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Saturday, Dec 2, 2023

White Nationalist Propaganda Found in Library

Davis Family Library staff discovered white nationalist propaganda in the library shelves over spring break. Papers were interspersed throughout sections relating to queer studies, the Holocaust, the civil rights movement, Judaism and Islam and resembled historically accurate Confederate bills, but were altered to include two Bible verses and multiple images of the Star of David. 

The Community Bias Response Team informed the campus of the event in an email from chief diversity officer Miguel Fernández.

The incident was one in a series of related incidents in Vermont, New York and New Hampshire. 

Identical pieces of propaganda were found in the Saratoga Springs Public Library last August, a week after white supremacists in Charlottesville, Virginia violently protested the removal of a confederate statue by emulating Nazi marches. The Charlottesville event culminated in a white supremacist driving his car into a crowd and killing one opposing protester and injuring several others.

In the months since, similar materials have been found in the libraries of the University of Vermont and Southern Vermont College, in the Rutland Free Library and on cars in West Lebanon, New Hampshire.

“I assume it was an outsider,” said David Evans, president of Southern Vermont College. 

Fernández echoed this sentiment, although he is not involved in the ongoing investigation. Elizabeth Burchard, the college’s director of public safety, said no suspects have been identified.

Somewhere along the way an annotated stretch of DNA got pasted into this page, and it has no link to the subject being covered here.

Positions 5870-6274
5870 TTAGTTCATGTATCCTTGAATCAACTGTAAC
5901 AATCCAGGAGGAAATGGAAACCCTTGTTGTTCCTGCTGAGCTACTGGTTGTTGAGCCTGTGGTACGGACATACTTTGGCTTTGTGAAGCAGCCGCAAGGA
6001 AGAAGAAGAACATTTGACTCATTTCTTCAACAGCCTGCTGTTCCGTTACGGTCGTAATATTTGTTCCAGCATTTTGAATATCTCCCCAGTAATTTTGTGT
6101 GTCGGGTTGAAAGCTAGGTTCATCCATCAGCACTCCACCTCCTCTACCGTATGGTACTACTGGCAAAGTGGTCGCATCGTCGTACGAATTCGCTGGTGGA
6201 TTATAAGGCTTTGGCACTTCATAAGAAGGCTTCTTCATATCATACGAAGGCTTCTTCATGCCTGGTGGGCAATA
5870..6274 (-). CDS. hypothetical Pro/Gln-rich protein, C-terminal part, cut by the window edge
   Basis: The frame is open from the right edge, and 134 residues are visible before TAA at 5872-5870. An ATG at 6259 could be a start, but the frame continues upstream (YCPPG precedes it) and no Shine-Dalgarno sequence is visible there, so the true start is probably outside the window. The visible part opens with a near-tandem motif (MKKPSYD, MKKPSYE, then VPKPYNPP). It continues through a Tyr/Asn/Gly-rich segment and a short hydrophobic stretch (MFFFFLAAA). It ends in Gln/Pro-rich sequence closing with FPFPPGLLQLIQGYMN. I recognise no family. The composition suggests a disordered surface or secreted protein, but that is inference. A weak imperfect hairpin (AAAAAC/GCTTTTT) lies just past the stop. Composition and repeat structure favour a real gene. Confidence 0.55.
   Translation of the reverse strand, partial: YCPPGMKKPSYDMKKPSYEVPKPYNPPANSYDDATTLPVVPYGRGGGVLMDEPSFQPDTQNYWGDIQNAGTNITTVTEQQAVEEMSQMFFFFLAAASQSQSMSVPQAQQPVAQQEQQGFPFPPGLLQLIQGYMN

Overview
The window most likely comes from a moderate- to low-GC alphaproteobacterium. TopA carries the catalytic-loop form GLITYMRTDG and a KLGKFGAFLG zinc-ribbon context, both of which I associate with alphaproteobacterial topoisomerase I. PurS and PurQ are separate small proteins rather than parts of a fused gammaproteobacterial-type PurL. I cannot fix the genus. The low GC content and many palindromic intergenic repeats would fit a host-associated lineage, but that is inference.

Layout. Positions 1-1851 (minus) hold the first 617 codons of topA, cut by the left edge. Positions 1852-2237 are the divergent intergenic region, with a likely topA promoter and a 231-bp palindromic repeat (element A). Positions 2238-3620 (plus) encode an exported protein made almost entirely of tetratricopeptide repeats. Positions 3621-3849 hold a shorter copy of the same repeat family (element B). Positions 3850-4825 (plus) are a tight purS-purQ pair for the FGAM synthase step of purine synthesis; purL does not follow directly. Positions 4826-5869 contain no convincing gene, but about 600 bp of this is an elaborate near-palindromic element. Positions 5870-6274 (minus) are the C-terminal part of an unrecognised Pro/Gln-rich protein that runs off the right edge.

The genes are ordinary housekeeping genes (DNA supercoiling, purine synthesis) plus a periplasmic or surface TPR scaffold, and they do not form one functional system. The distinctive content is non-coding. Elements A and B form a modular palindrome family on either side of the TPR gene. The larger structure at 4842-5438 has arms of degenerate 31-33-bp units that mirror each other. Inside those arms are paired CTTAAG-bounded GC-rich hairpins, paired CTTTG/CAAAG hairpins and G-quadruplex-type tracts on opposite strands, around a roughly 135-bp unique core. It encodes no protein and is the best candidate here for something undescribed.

“We’re working with other area colleges who’ve had similar incidents involving stickers. The incidents in Burlington are being investigated by law enforcement,” Burchard said. Public Safety notified Middlebury law enforcement of the incident as well.

The bias response team sent its last bias report to the student body in October. It outlined two incidents in which faculty and students were verbally assaulted with racist language. The preceding incident occurred in May, when a homophobic slur was keyed into a faculty member’s truck. 

“This [incident in the library] feels different,” Fernández said. “It was a targeted, planned event that mirrors events on other campus libraries. Previous events we have dealt with on our campus seemed much more spontaneous.”

The library is currently open to the public during designated hours. The staff have been instructed to call public safety or the police if they see suspicious activity and phones are located within workspaces for this reason. 

Michael Roy, dean of the library, did not have any comment on increasing the security of the library.